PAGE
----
that divers DO INDEED REACH A SUPER SATURATION STATE.
 
Let me put it another way.  Super saturation is a state in which you
will OFFGAS.  Assuming a "square" dive profile, during the bottom
portion of the dive you are ONGASSING.  At SOME point
during the ascent the saturation level in your body will EXCEED the
saturation level for that depth and you will begin to OFFGAS.
 
If you were doing a "SATURATION" dive (i.e. you spent MANY MANY HOURS
at that depth), this super saturation state would be achieve virtually
immediately on the ascent.  Since recreational divers don't do
saturation
dive, this crossover point will occur closer to the surface, but it WILL
occur nevertheless.
 
If you run a bunch of simulations on your computer (for example I have
a simulator for the Solution) you can see the tissue loading graphs.
IN fact, one of the older dive computers around had a tissue loading
graph on it!  You can watch as the various "tissue models" reach
saturation/etc.  Then, on ascent you can see the loading bars go
over 100%.
 
Once you're back at the surface you CONTINUE to OFFGAS for some period
of time until you are again at equilibrium with the gas content
at the surface.
 
Again, the key is the AMOUNT of super saturation that you can withstand
without any ill effect.  I don't remember exactly what the current
limit is, however, I believe it used to be considered that you could
withstand a supersaturation of 200% (i.e. you could be saturated at
2 ATA) and withstand an immediate ascent to the surface.  Some people
were shown to have decompression sickness in this scenario and these
limits have since been changed.
 
**** Side track for a minute ****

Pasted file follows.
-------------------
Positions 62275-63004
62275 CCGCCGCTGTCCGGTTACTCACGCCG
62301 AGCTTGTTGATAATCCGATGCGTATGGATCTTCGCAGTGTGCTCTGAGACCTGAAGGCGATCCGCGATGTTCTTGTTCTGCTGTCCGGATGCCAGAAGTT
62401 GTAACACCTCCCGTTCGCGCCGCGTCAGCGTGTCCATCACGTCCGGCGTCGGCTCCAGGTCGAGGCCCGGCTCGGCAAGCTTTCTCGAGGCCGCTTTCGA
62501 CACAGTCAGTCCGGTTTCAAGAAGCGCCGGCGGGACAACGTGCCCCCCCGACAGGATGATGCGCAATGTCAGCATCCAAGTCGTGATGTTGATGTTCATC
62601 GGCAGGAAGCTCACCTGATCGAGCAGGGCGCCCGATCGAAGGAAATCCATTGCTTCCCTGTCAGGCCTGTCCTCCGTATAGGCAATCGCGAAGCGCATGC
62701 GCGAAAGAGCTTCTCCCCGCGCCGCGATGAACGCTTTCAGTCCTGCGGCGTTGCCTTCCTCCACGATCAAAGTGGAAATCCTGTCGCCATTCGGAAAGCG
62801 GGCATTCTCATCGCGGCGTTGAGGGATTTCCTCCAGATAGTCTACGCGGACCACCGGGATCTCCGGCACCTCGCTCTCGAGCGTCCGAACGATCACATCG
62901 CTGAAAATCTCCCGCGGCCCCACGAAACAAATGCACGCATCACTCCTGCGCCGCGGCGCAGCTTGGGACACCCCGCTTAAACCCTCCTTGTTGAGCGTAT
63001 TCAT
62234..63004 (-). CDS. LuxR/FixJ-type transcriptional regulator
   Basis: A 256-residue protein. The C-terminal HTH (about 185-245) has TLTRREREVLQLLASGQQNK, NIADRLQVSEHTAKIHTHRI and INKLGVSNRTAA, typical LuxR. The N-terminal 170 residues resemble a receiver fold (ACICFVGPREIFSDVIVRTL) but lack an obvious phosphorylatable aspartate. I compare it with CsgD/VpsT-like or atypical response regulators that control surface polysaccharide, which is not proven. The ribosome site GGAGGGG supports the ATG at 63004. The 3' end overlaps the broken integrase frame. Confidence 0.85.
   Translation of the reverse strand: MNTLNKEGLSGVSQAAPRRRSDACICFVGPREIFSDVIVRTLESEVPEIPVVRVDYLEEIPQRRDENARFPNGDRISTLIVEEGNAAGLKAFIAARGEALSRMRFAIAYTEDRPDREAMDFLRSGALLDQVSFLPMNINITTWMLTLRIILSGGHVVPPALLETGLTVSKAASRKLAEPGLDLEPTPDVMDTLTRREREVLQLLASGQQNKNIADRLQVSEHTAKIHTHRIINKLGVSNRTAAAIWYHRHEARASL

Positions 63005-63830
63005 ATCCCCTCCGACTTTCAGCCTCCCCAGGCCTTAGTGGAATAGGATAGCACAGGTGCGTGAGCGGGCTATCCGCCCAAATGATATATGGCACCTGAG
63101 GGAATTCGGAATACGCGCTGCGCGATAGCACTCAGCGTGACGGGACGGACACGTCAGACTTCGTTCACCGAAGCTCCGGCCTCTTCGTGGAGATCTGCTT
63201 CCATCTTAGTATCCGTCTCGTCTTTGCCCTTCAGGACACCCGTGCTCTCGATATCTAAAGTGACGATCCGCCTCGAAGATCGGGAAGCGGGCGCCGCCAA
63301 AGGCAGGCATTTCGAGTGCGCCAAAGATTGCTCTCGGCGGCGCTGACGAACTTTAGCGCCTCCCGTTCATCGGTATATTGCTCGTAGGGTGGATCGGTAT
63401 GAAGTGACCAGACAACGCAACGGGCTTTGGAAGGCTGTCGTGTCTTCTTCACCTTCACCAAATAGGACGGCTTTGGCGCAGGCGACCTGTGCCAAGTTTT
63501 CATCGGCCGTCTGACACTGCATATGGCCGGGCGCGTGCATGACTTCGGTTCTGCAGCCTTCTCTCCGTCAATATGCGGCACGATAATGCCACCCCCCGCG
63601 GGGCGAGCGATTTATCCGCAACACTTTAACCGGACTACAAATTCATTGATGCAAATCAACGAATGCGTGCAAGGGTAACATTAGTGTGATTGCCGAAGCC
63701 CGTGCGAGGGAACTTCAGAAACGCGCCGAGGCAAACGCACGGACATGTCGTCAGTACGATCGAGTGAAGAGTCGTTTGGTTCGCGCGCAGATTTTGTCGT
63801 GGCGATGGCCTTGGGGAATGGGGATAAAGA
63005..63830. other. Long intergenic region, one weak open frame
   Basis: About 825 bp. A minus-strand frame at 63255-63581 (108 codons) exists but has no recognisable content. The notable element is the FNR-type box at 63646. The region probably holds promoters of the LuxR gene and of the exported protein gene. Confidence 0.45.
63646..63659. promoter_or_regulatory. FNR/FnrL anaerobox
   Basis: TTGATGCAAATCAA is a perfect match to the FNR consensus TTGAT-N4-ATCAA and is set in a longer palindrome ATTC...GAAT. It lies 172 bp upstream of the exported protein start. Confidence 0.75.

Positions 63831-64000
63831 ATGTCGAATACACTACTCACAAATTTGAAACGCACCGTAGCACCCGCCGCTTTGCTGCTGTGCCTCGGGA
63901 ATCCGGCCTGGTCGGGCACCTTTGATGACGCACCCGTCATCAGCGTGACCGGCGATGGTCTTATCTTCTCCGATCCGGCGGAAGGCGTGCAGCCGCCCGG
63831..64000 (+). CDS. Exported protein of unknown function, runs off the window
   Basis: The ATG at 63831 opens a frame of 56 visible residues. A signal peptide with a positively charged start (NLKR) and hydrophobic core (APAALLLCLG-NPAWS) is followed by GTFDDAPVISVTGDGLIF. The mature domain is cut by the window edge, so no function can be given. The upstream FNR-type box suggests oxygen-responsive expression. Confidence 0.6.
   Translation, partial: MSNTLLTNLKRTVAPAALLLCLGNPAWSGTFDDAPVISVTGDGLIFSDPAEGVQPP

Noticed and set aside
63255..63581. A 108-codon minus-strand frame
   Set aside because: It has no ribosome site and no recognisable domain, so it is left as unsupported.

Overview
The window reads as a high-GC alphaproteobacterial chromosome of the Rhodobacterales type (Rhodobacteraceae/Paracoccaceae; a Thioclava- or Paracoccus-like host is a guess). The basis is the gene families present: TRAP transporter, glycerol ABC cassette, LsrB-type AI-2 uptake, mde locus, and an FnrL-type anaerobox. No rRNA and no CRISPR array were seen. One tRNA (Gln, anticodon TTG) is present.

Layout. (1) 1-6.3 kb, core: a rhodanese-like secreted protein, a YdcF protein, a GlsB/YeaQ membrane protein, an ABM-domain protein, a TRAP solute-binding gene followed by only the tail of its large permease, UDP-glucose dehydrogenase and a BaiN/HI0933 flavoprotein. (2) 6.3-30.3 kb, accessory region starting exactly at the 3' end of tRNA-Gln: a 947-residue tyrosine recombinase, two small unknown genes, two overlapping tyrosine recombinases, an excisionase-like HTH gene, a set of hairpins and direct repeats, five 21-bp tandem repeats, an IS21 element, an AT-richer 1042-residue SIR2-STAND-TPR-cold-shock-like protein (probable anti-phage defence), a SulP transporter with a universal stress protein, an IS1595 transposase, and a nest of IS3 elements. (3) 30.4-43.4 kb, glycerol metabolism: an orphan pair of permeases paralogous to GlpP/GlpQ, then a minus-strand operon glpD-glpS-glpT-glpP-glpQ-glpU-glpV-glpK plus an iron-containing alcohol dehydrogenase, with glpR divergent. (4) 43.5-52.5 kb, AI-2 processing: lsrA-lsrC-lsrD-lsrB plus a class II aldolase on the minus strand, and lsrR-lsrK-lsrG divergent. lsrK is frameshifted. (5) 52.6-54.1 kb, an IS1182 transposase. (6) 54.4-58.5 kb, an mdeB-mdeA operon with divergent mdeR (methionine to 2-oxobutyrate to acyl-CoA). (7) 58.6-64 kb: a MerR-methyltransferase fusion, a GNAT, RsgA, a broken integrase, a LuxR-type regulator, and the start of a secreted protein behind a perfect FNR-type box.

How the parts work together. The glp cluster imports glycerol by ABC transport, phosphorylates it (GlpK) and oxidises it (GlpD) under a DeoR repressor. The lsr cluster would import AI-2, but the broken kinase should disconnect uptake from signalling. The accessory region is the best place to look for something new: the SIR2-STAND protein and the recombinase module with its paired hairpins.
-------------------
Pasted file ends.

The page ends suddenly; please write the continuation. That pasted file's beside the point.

I'll let this bring up another pet peeve of mine - that of PFO and
"undeserved hits".  I have maintained over the years that dive tables
are overly conservative because they were developed using an
average cross section of the population (yes, this is true, they
were NOT developed using 18 year old fit navy divers so don't even
bother trying that *wrong* argument).  This cross section includes
20-33% (actually the MAYO clinic puts it at 25-33%) of people with
some form of PFO.  This only makes logic sense.
 
DAN recently responded to a request I sent them with the statement
that roughly half of the people who took unexpected hits (where an
unexpected hit is a dive within the tables) and were tested were
positive for PFO.
 
If people with a PFO had been removed from the original testing that
created the dive tables I maintain that we would have a very
different looking table.  I maintina that this is why many people
are often able to "break the rules" and get away with it with no
ill effects.  I have been tested using a high resolution cardiac
echo and been given a clean bill of health.  I suggest that all
divers get tested and I maintain that this test should be required,
just as it's often required to get a doctors approval.
**** end of side track ****
 
>  ** And now the example of Henry's law. **
> Imagine a glass of water, connected with two sensors that measures the
> amount of Nitrogen and Helium in the water. The environmental pressure of
> the water is 1 ATM because it is on the earth's surface. According to the
> above statements, the two sensors indicates SOME dissolved Nitrogen (we
> don't care for the exact amount), and NONE dissolved Helium. Now, we place
> the glass of water in a pressure chamber and pressurize it with PURE Helium
> at 3 ATM. In this condition gas exchange start to occur in the water FROM
> ITS SURFACE, because its surface is the only place where the water comes in
> DIRECTLY CONTACT with the gas. Over the time, the Helium meter will indicate
> an INCREASE of the Helium dissolved in the water, while the same time the
> Nitrogen meter will indicate a DECREASE of the dissolved Nitrogen although
> the environmental pressure is 3 ATM.
> This happens because the PARTIAL PRESSURE of the Nitrogen (outside of the